The Best Running Sports Shoes

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Just because it’s cold, snowy, rainy, or a downright blizzard outside doesn’t mean the treadmill is your only option. There are plenty of winter running shoes that boast weatherproof features and can keep you on your favorite outdoor routes all season. Whether you’re hitting slushy sidewalks, roads slicked with black ice, or frozen single track piled with snow and mud, there’s a shoe that offers the grip and protection you’ll need.

Check out quick info on our five top tested shoes below, then scroll deeper for even more options plus additional buying advice from our gear experts and links to the full reviews.

Cold Temps, Hot Features

One thing to keep in mind when shopping for winter shoes is preventing soggy socks before they lead to frozen feet. Many brands create “GTX” versions of their most popular shoes—like Brook’s Ghost or Nike’s Pegasus—with a Gore-Tex waterproof membrane on the upper so that the trainer can withstand rain, snow, and sludge. Another feature to seek out when choosing winter running footwear is a reliable outsole with grippy lugs. If you’re slogging through whatever weathered terrain Mother Nature has laid out for you, outsoles with pronounced lugs will guard against slipping and sliding.

green, footwear, hand, shoe, turquoise,
To add your own lugs, hit the hardware store for #10 x 3/8-inch hex-head screws. Drilling into the thickest parts of the sole, add six on the forefoot and four on the heel.
innov 8 x talon g 235
Inov-8’s X-Talon G 235 already has aggressive 8-mm lugs; there are still plenty of options for serious grip if you don’t want to hack your outsoles.

Finally, of course, you want your winter shoes to keep your feet warm. Shoes with an integrated knit sock, plus a durable upper mesh with overlays, will provide warmth as well as extra protection. Many of the shoes below even offer integrated gaiter attachments (because no one likes getting snow in their shoes). If you know you’ll be running through stretches of deep snow, opt for a “mid” style of your favorite running shoe or fast hiker, if its available. The higher cut will keep you covered past the ankle.

How We Chose These Shoes

Every shoe on this list has been vetted or tested by our editors here at Runner’s World or members of our capable wear-test team. In addition to our own research, we’ve spoken with brand reps and product engineers, consulted user feedback and reviews, and utilized our own extensive experience with both running and the running shoe industry. We also analyze data from our RW Shoe Lab and mechanical tests, where we’ve checked and re-checked each shoe’s energy return, measured its midsole softness and flexibility, and assessed its stability features. We’ve handpicked each pair below based on value, test impressions, expert recommendations, and most importantly how the shoe performs overall in cold temperatures and wintry conditions.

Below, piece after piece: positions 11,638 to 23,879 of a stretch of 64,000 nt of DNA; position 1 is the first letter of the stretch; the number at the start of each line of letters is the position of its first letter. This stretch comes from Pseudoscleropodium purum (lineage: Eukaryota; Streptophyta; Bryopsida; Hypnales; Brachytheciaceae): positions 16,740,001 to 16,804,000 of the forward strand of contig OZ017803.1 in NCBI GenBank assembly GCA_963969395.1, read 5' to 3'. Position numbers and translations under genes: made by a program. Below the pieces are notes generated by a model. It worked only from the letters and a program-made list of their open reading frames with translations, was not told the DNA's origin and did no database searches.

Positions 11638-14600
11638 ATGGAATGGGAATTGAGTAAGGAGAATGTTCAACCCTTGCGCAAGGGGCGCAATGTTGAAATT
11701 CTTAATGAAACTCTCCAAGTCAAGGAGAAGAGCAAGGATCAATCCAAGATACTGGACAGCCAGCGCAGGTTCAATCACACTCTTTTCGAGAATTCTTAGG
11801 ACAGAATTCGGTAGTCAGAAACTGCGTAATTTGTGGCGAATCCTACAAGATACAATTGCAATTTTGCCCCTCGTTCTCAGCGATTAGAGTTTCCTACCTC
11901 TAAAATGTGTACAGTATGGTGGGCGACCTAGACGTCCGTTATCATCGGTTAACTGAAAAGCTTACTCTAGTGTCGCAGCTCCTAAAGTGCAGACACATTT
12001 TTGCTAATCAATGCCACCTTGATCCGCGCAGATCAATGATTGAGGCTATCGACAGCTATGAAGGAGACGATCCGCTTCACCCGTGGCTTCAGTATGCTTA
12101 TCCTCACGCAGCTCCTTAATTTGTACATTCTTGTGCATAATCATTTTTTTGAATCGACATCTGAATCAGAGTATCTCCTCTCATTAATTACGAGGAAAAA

Nike Air Zoom Pegasus 37 Shield

When Nike puts out a new Pegasus, you had better believe a lot of thought went into it. The midsole is all new, with springy React foam—instead of Cush on ST—and a larger forefoot air unit (a sealed pocket of pressurized air that’s tightly wrapped by knit fibers), which helps give the Peg its well-known energetic ride. It also saves weight, so the shoe still feels light, even though the Pegasus 37 now has an entire 2mm more of foam underfoot than the 36. The resulting shoe hits a sweet spot that so many trainers strive for. “The ride is comfortable, responsive, and snappy,” one tester said. “Normally you don’t get all three from shoes.” In the Shield version, the upper’s forefoot is water-resistant, and an all-weather outsole has small grooves that provide better grip and channel water out from underneath your foot.

Brooks Divide

The Divide is Brooks’s budget-friendly trail shoe, featuring a lightweight rock plate in the midsole and a Trail Tack outsole. Though its tread pattern is less aggressive compared to the brand’s other offerings—like the Caldera and Cascadia—the Divide’s sticky lugs and wide, stable heel made it feel surprisingly grippy and secure to our testers. “This shoe had great traction without feeling cumbersome,” one said. “Transitions from road to trail felt seamless, and it performed well on both wet and dry surfaces.”

Topo Athletic Ultraventure Pro

The new Pro shares many of the features that earned the original ultraventure our Editors’ Choice award in 2018, but this model is better suited for whatever Jack Frost might dish out this winter. A toothy Vibram Megagrip outsole offers excellent traction over both groomed and dicey terrain, and a more durable upper lends extra protection and a snugger fit through the midfoot. Drainage ports, gaiter attachments, a forefoot rock plate, and a TPU heel counter (which provides support over icy patches) complete the list of features that make the Ultraventure Pro a trail master. “These Topos are about as good a trail shoe as you can get,” one tester said. “The forefoot lugs are angled to bite in on the climb while the heel lugs are tapered opposite for downhill traction. A large toe box and firm, ample cushioning make them comfortable enough to wear for my next long trail race, perhaps up to 100K.”

Merrell Nova 2 / Antora 2